Clinical Research Study Finder

Children's Hospital of Philadelphia leads or participates in hundreds of clinical research studies and clinical trials. Many of the studies that are currently enrolling patients can be found in this database. Use this finder to learn more about the purpose of these studies and clinical trials, find out who can participate, and tell us you're interested in enrolling. You can also look for studies that offer remote participation from home!

Find a Clinical Research Study

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The LiFFT Study

This study involves taking a study drug called lurbinectedin. The overall goal of this study is to see if different doses of the study drug are safe and effective at treating children and young adults with recurrent or relapsed solid tumors, including Ewing sarcoma. 


This is a study to measure the effectiveness of the medication voclosporin compared to placebo in adolescent patients with active lupus nephritis. Volcosporin is an outpatient, oral medication.

CAMEO: Pediatric Crohn's Disease Outcomes Study

This two-phase study is being conducted to determine the reasons why some children with newly diagnosed Crohn's disease heal their bowel inflammation after one type of therapy and why others do not. To do this, the study team will ask to collect blood, stool and biopsy (tissue) samples from participants newly diagnosed with Crohn's disease to measure their inflammation markers and evaluate their genes (DNA). To determine how much a participant's bowels have healed, we will also compare colonoscopy and MRE results that occur as part of the participant's standard clinical care.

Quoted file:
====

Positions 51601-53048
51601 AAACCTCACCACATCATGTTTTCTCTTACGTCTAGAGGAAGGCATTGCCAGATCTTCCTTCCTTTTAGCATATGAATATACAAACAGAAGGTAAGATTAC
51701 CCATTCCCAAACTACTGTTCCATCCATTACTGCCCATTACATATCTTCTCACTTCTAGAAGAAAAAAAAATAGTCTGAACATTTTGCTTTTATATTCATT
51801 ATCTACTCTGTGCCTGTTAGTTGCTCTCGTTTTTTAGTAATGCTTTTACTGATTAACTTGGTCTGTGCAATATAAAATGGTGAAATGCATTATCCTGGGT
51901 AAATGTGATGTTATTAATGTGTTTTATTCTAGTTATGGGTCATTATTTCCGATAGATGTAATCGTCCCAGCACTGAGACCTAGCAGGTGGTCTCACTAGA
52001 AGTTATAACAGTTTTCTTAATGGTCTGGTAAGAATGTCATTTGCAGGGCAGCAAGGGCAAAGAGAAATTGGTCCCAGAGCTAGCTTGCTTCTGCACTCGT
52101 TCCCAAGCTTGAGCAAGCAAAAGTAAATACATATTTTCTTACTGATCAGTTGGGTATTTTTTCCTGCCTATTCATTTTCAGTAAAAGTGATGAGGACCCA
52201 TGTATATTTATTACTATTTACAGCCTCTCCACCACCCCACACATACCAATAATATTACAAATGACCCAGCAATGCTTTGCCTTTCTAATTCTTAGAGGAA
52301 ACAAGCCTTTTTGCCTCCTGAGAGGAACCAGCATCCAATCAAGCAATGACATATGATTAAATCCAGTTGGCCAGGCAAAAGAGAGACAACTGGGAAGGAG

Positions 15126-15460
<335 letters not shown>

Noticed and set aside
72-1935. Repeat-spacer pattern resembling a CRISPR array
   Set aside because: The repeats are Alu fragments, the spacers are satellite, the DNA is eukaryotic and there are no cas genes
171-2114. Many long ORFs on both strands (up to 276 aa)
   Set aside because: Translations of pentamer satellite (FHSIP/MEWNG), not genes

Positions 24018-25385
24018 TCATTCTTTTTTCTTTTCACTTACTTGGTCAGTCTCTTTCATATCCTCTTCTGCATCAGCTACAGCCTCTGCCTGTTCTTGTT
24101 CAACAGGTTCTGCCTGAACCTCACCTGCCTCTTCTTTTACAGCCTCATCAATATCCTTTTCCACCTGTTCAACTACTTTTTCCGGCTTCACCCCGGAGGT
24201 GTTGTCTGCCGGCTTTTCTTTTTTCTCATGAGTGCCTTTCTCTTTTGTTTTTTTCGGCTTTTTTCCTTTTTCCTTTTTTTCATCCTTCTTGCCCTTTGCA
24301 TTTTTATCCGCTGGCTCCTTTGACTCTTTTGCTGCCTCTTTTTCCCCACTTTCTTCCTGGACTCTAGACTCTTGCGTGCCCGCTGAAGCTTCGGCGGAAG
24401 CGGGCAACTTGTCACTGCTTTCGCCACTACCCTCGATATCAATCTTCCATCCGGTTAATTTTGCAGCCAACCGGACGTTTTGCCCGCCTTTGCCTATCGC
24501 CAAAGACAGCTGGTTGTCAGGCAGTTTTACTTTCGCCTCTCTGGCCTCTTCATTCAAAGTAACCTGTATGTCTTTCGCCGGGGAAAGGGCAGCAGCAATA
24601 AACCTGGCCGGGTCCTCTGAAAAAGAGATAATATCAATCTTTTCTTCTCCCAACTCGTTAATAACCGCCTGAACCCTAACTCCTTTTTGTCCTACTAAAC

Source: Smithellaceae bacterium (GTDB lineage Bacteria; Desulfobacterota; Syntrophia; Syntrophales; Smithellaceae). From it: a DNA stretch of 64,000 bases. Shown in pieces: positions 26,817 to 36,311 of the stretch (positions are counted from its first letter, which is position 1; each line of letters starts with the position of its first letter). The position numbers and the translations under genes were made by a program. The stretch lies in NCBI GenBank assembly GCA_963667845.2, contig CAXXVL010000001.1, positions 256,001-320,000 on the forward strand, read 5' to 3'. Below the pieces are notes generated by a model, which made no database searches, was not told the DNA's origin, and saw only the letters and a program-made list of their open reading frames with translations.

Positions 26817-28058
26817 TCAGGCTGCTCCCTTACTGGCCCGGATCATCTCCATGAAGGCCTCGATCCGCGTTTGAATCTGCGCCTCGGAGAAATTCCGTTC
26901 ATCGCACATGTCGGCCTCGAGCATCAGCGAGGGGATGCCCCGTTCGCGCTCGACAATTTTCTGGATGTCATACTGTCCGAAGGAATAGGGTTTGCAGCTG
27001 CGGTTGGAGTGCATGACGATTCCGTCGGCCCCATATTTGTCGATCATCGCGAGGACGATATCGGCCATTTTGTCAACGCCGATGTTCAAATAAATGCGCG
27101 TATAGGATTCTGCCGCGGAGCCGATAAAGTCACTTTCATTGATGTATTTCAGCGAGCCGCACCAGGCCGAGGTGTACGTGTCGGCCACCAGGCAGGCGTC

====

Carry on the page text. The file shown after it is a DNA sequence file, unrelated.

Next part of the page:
This research is studying a vaccine against Mpox (formerly known as monkeypox) that is FDA approved for adults but not yet approved for children. The goal of the study is to determine if the vaccine protects children just as well as it protects adults. The study is also looking at the safety of the vaccine. This study is open to healthy adolescents, ages 12-17. In addition, adolescents with certain immunodeficiency diseases or other conditions, that are well controlled, are eligible to participate. 


The purpose of this investigation is to evaluate the impact of non-persistent and persistent chemical exposures on autoimmunity, gene expression and the microbiome in children with and without Crohn’s disease. If these chemical exposures are associated with differences in the epigenome and microbiome that are known to predispose for Crohn’s disease, the proposed research could further support changes in dietary behaviors to limit exposure, and efforts to regulate manufacturing processes that unintentionally and intentionally add these chemicals to food.

Executive Function and Healthcare Transition in IMD

Inherited Metabolic Disorders (IMD) are single gene conditions that affect metabolic pathways. IMD are individually rare, but collectively common. Advances in diagnosis and management have greatly increased the life expectancy of patients with IMD. Gaps in our knowledge about adult neurocognitive outcomes and quality of life confounds the ability to obtain critical therapeutic supports, including social services and vocational rehabilitation. The lack of information also complicates our ability to provide anticipatory guidance to the families of younger patients about prognosis and how to optimize outcome. This study examines neurocognitive outcomes for adults with IMD with a focus on executive and adaptive function, domains necessary for managing life skills, using an entirely remote format.